Do you stress and wonder what to do when your relationship is in a state of chronic tension and unhappiness? And you’ve tried everything you can think of to promote change and nothing seems to help?

Most of us have been there. Things no longer seem exciting, but more than that, the same arguments and tensions keep cycling back and there becomes a general malaise or even contempt for our partner. One often feels helpless or powerless to make the dynamic change.

I have seen couples make significant changes to bring back the feeling of connection by putting more weight on the positive side of the equation of the relationship. When you’re not feeling the warmth this can be challenging, but keep in mind that by changing the behavior you can begin to change the negative patterns and beliefs about the relationship.

How to Build a Positive Foundation for Change

Here are a few strategies to begin to build a foundation of “good will” that can help create a better environment to be able to discuss the bigger issues. The goal is to be fully able to listen and to be listened to by your partner.

SHOW INTEREST in what is important to your partner when she/he is sharing. Be actively interested by asking questions and showing love and care. Sometimes this requires a “faking it till you make it” approach.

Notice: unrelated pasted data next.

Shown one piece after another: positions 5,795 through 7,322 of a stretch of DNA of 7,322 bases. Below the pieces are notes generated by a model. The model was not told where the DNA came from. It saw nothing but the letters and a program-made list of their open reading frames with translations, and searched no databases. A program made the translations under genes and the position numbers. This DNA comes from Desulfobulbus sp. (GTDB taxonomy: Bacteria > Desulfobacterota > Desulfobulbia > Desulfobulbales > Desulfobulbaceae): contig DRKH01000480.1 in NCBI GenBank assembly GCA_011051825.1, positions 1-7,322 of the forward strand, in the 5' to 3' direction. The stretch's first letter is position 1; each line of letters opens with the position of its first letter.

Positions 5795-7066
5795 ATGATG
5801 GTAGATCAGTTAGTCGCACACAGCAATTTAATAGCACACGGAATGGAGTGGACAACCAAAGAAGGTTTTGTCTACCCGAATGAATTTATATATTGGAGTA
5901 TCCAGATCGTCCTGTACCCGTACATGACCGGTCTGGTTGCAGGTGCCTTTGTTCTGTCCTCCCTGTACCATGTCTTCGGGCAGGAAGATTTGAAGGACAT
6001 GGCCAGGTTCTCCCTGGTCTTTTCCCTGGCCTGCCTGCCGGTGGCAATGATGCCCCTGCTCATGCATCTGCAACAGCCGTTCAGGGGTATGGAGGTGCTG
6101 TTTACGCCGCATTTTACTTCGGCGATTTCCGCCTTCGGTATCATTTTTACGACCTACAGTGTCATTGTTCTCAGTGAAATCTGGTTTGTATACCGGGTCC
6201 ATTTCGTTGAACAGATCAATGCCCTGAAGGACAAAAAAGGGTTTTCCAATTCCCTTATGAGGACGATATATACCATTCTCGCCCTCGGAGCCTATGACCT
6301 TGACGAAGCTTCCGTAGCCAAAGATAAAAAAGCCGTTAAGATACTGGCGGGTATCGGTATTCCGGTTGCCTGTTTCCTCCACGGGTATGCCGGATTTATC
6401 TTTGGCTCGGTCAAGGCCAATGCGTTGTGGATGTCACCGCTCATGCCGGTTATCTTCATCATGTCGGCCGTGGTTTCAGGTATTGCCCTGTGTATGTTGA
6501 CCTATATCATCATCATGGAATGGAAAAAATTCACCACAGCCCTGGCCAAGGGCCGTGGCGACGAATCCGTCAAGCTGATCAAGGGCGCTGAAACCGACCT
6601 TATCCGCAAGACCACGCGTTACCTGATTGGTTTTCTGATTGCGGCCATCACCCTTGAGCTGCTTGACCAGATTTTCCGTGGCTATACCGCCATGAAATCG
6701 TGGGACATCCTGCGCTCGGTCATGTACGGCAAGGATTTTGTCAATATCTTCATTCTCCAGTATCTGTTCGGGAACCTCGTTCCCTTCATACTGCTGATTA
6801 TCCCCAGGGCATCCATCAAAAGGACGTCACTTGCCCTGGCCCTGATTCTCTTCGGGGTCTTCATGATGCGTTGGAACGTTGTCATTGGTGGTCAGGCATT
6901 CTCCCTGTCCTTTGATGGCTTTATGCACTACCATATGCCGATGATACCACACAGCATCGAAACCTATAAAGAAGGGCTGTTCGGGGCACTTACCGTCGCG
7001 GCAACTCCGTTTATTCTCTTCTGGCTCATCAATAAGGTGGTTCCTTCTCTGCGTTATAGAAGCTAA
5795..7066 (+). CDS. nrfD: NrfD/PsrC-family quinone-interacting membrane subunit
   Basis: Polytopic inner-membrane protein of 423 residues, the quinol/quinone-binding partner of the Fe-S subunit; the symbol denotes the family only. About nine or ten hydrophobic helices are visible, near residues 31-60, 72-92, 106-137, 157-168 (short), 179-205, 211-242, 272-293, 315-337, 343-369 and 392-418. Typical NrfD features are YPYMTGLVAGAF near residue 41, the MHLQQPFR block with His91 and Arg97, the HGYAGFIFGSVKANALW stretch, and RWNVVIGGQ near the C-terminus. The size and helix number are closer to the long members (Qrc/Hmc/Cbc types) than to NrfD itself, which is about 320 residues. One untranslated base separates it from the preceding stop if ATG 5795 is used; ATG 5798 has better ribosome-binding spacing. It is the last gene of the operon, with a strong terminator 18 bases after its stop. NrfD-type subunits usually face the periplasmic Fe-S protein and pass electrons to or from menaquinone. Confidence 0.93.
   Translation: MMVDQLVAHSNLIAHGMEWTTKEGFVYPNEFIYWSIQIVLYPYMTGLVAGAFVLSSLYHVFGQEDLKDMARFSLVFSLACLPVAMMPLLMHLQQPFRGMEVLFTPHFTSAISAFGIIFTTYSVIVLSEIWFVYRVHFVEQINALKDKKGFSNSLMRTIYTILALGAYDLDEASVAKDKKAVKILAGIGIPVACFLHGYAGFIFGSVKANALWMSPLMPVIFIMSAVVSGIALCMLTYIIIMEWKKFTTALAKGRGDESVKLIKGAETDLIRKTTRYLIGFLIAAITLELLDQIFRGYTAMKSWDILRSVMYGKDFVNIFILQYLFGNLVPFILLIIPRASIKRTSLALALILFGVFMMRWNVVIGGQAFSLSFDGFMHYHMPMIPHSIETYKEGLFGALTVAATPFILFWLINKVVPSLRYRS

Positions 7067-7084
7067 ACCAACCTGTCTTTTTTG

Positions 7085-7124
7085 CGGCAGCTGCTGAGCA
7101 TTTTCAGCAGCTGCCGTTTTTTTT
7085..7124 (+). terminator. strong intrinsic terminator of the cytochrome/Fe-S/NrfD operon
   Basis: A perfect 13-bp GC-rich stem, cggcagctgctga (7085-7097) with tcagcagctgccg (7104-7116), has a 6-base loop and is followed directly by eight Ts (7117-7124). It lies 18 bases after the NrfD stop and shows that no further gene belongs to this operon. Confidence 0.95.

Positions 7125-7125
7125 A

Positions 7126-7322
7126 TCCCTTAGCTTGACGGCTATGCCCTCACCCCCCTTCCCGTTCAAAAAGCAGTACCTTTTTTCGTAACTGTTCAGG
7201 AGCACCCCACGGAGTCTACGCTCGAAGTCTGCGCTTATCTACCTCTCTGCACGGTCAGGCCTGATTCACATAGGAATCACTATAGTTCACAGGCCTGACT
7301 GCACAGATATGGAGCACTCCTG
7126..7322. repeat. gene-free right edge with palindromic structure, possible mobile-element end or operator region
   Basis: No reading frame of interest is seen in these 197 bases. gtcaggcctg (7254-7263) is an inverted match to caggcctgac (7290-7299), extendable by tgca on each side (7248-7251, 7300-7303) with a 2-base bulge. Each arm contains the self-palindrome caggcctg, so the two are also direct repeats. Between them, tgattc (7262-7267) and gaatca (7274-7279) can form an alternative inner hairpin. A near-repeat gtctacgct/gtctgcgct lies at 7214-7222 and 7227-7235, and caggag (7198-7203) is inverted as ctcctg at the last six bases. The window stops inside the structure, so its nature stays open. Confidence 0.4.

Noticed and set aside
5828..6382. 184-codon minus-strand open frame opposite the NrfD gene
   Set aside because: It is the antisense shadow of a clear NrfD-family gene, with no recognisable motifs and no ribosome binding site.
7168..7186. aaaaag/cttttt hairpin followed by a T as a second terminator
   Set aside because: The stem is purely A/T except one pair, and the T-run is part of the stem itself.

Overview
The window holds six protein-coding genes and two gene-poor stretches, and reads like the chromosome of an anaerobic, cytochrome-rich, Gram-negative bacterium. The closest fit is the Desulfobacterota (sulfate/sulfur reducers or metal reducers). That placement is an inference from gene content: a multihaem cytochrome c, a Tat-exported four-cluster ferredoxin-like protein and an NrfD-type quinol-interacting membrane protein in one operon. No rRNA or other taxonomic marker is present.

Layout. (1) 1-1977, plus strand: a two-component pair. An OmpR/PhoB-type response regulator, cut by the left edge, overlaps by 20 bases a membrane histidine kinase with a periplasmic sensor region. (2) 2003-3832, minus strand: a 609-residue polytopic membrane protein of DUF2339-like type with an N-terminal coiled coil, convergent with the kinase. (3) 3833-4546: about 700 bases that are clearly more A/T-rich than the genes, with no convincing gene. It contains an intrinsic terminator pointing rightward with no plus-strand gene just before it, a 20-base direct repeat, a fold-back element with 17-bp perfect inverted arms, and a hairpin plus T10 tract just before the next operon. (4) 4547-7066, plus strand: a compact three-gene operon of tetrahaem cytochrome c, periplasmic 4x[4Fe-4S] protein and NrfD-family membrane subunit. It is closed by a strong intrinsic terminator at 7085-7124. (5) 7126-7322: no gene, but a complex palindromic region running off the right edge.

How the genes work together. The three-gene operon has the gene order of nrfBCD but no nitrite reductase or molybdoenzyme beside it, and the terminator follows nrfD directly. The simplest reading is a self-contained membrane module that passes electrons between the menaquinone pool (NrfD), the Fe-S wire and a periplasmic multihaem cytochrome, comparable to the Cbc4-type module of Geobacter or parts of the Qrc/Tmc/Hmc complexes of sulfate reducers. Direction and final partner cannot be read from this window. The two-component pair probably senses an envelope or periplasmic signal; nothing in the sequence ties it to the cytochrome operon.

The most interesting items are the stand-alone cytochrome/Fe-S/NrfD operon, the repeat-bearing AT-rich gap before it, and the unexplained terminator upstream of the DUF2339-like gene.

BE AFFECTIONATE. A squeeze or a hug or reaching for a hand shows that you care and sometimes nothing more needs to be said in the moment. This kind of gesture shows that you care despite whatever your differences may be.

SMALL ACTS OF KINDNESS. Bringing home a favorite dessert or remembering an important meeting your partner had can really help to build that foundation of good will.

SHOW YOUR CONCERN. If you see that your partner is upset or in a bad mood, instead of taking it personally, show concern by asking if they are OK, or if there is anything you can do to help. If your partner is upset by something that you did, apologies show an open mindedness to help communicate to resolve the issue.

BE EMPATHETIC. Saying things like, “I understand how you feel” or “you’re right, I can see how my saying that would upset you” will help your partner feel seen and understood.

BE ACCEPTING. Even if you don’t agree, showing a willingness to try to understand the others’ position show that you respect both of you having positions.

JOKE AROUND. Playful teasing can bring a lightness to arguments that need a pause.

SHARE YOUR JOY. Let your partner know when you feel delighted or excited, or when you are having a good time.